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July 2006

Axonal Polyneuropathy After Acute Dimethylamine Borane Intoxication

Author Affiliations

Author Affiliations: Department of Neurology, Chang Gung Memorial Hospital and University, Taipei, Taiwan.


Copyright 2006 American Medical Association. All Rights Reserved. Applicable FARS/DFARS Restrictions Apply to Government Use.2006

Arch Neurol. 2006;63(7):1009-1012. doi:10.1001/archneur.63.7.1009

Objective  To study a patient with axonal polyneuropathy due to acute dimethylamine borane (DMAB) intoxication.

Patient  Confusion and drowsiness in the acute stage, followed by cognitive impairments and polyneuropathy, are reported in a chemical factory worker after acute exposure to DMAB.

Results  Nerve conduction studies indicated axonal polyneuropathy, particularly in the motor nerves. Sural nerve biopsy studies 3 months later revealed an axonal degeneration with a mild decrease of fiber density in the large myelinated fibers. Quantitative sensory testing also disclosed an impairment of pinprick, temperature, and touch sensations. Cutaneous nerve biopsy studies 9 months later demonstrated a moderate loss of epidermal nerves. During the follow-up period of 1.5 years, the clinical features and serial nerve conduction studies showed a steady improvement.

Conclusions  Since DMAB is a new product and has been widely used recently in the manufacturing of semiconductors and electronics, we conclude that DMAB intoxication may produce motor-predominant axonal polyneuropathy and that the establishment of a threshold limit value is warranted.

Dimethylamine borane (DMAB), (CH3)2NH:BH3, also called boron-dimethylamine complex, is a white, solid substance with an amine odor at room temperature and may release a flammable gas in contact with water or form unstable peroxides after a prolonged exposure to the air.1,2 Dimethylamine borane is widely used in the manufacturing of high-temperature printed circuit boards, thin metal film, floppy disks, semiconductors, and power transistors.2,3

The DMAB products contain more than 97% DMAB and dimethylamine. Dimethylamine borane may decompose to dimethylamine, particularly at temperatures higher than 34°C.1 Excessive exposure to DMAB may cause damage to the central nervous system.1,2 For DMAB, the median lethal dose in rats is 59 mg/kg by oral administration.13 In this study, we report the clinical manifestations and nerve conduction studies (NCS), quantitative sensory test (QST), and pathologic findings of the sural nerve and cutaneous nerve after acute exposure to DMAB.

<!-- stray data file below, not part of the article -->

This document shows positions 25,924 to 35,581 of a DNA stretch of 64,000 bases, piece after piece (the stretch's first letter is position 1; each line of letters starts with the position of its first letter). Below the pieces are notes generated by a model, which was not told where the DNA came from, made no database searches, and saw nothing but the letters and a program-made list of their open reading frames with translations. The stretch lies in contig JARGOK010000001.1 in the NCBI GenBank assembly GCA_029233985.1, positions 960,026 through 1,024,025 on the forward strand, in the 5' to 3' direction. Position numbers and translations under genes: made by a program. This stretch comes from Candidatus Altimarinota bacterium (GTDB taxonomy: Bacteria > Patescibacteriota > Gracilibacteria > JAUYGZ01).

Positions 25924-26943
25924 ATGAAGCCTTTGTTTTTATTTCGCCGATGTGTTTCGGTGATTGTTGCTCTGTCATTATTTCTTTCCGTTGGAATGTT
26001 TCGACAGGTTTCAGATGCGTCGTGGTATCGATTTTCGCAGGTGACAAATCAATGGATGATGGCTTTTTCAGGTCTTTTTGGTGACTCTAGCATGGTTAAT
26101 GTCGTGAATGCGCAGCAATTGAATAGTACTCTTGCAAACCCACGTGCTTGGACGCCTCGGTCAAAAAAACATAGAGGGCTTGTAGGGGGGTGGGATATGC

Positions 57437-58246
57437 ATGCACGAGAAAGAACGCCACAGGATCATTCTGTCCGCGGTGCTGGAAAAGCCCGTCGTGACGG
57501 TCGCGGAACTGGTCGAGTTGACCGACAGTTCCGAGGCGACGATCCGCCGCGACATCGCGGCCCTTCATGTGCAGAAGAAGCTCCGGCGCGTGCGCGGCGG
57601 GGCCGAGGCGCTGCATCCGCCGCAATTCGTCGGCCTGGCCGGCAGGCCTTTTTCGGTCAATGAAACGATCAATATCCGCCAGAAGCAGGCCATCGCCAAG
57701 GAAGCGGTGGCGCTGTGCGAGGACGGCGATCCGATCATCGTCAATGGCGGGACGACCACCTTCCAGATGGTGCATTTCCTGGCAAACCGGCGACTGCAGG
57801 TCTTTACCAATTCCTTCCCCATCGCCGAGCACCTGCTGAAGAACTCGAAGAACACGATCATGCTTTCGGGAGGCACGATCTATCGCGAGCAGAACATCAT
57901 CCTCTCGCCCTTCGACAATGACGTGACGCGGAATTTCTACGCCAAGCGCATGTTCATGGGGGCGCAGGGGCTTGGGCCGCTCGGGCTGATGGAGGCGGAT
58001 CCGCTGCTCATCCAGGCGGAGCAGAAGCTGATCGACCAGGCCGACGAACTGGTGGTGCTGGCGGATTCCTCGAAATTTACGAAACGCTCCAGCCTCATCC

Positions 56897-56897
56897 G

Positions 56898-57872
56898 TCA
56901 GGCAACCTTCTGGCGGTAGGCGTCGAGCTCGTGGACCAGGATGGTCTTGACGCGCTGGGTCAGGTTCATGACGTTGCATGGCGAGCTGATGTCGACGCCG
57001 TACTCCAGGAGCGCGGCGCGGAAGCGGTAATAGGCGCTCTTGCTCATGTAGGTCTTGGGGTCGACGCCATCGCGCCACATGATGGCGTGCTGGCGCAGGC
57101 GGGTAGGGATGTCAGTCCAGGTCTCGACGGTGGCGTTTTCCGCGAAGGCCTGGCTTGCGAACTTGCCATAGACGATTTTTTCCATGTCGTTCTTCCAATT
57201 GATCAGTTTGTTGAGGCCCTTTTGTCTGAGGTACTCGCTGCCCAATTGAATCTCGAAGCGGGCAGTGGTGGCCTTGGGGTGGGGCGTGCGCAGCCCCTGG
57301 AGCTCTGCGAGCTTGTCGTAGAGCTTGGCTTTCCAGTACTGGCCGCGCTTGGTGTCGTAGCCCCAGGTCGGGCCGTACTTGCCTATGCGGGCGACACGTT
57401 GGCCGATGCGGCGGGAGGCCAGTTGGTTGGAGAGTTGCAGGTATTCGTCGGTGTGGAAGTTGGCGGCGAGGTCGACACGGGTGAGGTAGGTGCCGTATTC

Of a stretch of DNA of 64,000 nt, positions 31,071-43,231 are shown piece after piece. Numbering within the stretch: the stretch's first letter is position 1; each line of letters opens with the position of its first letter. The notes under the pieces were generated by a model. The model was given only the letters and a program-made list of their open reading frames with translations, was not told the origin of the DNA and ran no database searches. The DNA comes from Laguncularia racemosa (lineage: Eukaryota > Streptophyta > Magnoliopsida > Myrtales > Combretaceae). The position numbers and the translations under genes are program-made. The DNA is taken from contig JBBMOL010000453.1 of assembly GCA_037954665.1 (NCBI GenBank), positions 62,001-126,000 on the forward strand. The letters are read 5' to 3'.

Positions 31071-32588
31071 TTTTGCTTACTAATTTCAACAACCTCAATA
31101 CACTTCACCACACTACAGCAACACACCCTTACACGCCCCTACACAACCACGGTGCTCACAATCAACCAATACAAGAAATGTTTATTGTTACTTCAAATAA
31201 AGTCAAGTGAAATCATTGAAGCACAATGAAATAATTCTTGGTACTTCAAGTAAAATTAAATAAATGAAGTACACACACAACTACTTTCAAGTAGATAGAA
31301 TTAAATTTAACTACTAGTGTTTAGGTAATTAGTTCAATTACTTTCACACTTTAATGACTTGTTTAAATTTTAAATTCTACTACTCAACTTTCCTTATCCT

In March 2004, a 38-year-old man working at a chemical factory as a DMAB production operator developed distal limb numbness and muscle weakness after an accident.4 Five weeks prior to hospital admission, liquid DMAB blew out of the pipe when a filter door had not been closed tightly. Because the patient did not wear protective gear except for a pair of gloves, the liquid DMAB clung to his entire body. He quickly took off his clothes and cleaned the exposed skin with water. However, his eyes were irritated and painful. Ten hours later, dizziness, tightness of the mouth and throat, and swelling of the tongue were noted and he was drowsy and confused with a Glasgow Coma Scale score of E3V4M6. The mouth and throat were injected, but his vital signs were normal. The results of laboratory tests, including complete blood cell counts and levels of electrolytes, asparate aminotransferase, glucose, and creatinine, were normal.

Five days after DMAB exposure, he developed numbness and weakness in the distal limbs, slurred speech, difficulty swallowing, and poor attention. Neurological examinations showed hypoactive tendon reflexes, decreased sensation in all sensory modalities, and weakness in the 4 distal limbs. Brain magnetic resonance imaging and computed tomographic results were normal, although the electroencephalogram showed a mildly diffuse slowing. Results of a toxicological screen, including mercury, lead, and arsenic concentrations, were normal. Nerve conduction studies and electromyography on March 22, 2004, showed an axonal polyneuropathy with predominant motor nerve involvement. Motor NCS disclosed markedly decreased amplitudes of compound muscle action potentials in the bilateral median, ulnar, peroneal, and tibial nerves; mildly prolonged distal latencies of compound muscle action potentials in the right median nerve; and decreased nerve conduction velocities in the right ulnar and bilateral peroneal and tibial nerves. Sensory NCS showed mildly decreased amplitudes of sensory nerve action potentials in the right ulnar nerve and a slowing of sensory nerve conduction velocities in the bilateral sural nerves. The electromyography studies demonstrated marked fibrillations and positive waves in the biceps, abductor pollicis brevis, vastus medialis, and gastrocnemius muscles.